The fog still hadn’t lifted, and at this point it’d become almost demoralizing. (I later emailed Lynn Cartmell, the refuge’s visitor services manager, to ask whether this weather was a rarity. She told me it was “a fairly regular occurrence.”) It was only as we were driving out of the park that we saw that aforementioned lone Longhorn emerging from the mist. As it strolled past our vehicle, it lifted our spirits and made us hopeful for more close animal encounters the following day.

Still smiling, we crossed a bridge, and that’s when we spotted them: two bison grazing near the road. We stopped the car at a turnoff. Madeline had already taken her shoes off, so I carried her piggyback across the road and closer to a bison than I’ve ever been without a fence separating us. James stayed behind, prepared to carry on the family legacy without us should either of the bison get crosswise. They lifted their heads to acknowledge us before turning to trudge away, probably looking for greener pastures without people in them. Then they took off running. It was magnificent. All was silent, except for my daughter’s breath in my ear and the intense rumbling of bison hooves on the open prairie. Whatever happened the next day would just be gravy on top of this. 

Sunday was clear and windy. We drove into the park early (the refuge opens at sunrise), using the same route as the previous day, and it was like we were visiting a whole other place. A thick blanket of amber grass waved in the wind. In every direction we could see mountains, none of which we’d been able to make out the day before. They’re ancient rocky promontories—many are topped by granite that’s half a billion years old—and not all that tall. The highest elevation in the refuge that’s accessible to the public is the top of Mount Scott, at 2,464 feet. (Mount Pinchot, in an area closed to the public, is 12 feet taller.) 

The Wichita Mountains Wildlife Refuge isn’t a state or national park. It is nearly 60,000 acres of grassland, forest, and mountains managed by the U.S. Fish and Wildlife Service. The area became a forest reserve in 1901, under President William McKinley, and in 1905 was declared a big-game preserve by President Theodore Roosevelt, who became taken with the area after participating in a wolf hunt along with Comanche chief Quanah Parker. Two years later, Oklahoma became a state. 

Parker was born in the Wichita Mountains in the 1840s. He witnessed the decimation of bison herds, the primary sustenance of the Comanche, at the hands of white settlers and commercial hunters. In North Texas and the Panhandle, he led battles against the U.S. Army during the Red River War before surrendering to life on the Comanche reservation at Fort Sill in 1875. Parker lived within view of the Wichita range until his death, in 1911, at his home, Star House, which still stands in Cache, just south of the refuge’s border.

The view from the road coming down from Mount Scott.Photograph by Jennifer Boomer

Day two of our adventure began with a walk along the shore of Quanah Parker Lake, which is stocked with largemouth bass, catfish, and crappie, for park-goers who want to fish. The fierce wind raised white-capped waves on the water’s surface. A waterfall off the dam on the south side surged. I almost lost a hat in the wind and, while trying to catch it, nearly stumbled into a grazing Longhorn.

Back in the shelter of the car, we drove around the 89-acre lake, and the
cruel irony set in that while we had driven to this place primarily to see bison, the two we’d encountered the day before weren’t progeny of the herds from the era when the Comanche ruled the plains. Fifteen were brought here from the New York Zoological Park (now the Bronx Zoo) in 1907, transported to Oklahoma after they’d been brought to near extinction in their native habitat as part of an effort by our government to exterminate Native Americans like Parker. At least they named a lake after him.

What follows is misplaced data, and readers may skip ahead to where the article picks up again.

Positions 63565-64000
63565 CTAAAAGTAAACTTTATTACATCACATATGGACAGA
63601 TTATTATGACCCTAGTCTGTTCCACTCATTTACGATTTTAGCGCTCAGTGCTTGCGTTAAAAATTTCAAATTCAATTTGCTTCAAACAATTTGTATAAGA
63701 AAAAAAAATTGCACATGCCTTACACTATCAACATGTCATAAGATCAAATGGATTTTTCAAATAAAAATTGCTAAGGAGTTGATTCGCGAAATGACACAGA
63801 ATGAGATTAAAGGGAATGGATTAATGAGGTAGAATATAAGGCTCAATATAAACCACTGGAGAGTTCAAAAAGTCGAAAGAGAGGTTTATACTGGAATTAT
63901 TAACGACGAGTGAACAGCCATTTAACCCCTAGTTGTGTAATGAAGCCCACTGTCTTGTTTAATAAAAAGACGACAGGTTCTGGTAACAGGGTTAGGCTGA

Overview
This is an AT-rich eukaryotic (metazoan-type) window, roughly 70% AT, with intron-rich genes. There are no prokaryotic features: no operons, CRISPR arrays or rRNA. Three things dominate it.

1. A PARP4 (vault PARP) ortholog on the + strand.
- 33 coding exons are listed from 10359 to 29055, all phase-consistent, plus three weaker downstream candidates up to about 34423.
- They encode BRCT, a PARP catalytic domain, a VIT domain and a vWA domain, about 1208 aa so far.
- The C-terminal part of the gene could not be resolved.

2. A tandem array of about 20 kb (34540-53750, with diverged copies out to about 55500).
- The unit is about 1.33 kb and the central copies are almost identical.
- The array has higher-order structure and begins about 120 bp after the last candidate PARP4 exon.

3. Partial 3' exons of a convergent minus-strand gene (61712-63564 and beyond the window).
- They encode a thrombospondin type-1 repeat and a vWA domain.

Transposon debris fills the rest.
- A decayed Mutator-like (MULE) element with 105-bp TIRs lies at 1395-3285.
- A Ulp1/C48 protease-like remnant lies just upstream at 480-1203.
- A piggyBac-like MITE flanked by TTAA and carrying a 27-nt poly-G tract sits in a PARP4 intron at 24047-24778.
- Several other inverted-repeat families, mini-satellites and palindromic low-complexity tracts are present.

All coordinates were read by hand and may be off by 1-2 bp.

The wind kept us in the car for much of the morning, but we still saw a lot of wildlife. We stopped to let wild turkeys cross the road in front of us. We lost count of the number of Longhorns, and we caught sight of a few dozen bison. Some grazed right along the road. 

Pit Stop!

Located in Okarche, about 45 minutes northwest of Oklahoma City, Eischen’s Bar (circa 1896) is not only older than Oklahoma, it also serves some of the state’s best fried chicken, thanks to a secret spice blend. —D.V.

Wanting to get in one more hike, we chose the Narrows Trail (1.6 miles round trip) and hoped the deep ravine would block the wind. The trailhead isn’t clearly marked; it begins just behind Boulder Cabin. Rock-hopping is required to cross the creek midway down. Except for a couple of rock climbers in the distance, we were alone on the trail, which rises quickly above West Cache Creek. The views from the top, looking back down the valley, are stunning. After spending a year worrying about the safety of my children, I was a bit unnerved at first when they started exploring unstable rocks on their own, but they had a blast “bouldering,” as they called it. They both said it was their favorite part of the weekend. 

Before leaving for home, we drove up Mount Scott. Hikers and bikers can start ascending at sunrise, but on weekends it’s closed to cars until noon. Although there are several pull-offs on the drive up, we didn’t stop until we reached the top, with its 360-degree view. From there, you can see the entire refuge and look down over the town of Medicine Park.

On our drive to the refuge the day before, Madeline had asked, “What’s the best thing about Oklahoma?” I had to be careful with my answer because my wife was born and raised in Oklahoma, and much of her family still lives there. I joked that being close to Texas was the state’s best asset—at least, I tried my best to make it sound like a joke. My daughter persisted. “No. What do people in Oklahoma love about Oklahoma?” I settled on the Sooners; having casinos in nearly every city; and Lake Texoma, where we spend many weekends as a family. But on the way home, I began to think the Wichita Mountains might just be the best thing about Texas’s neighbor to the north.

This article originally appeared in the May 2021 issue of Texas Monthly. Subscribe today.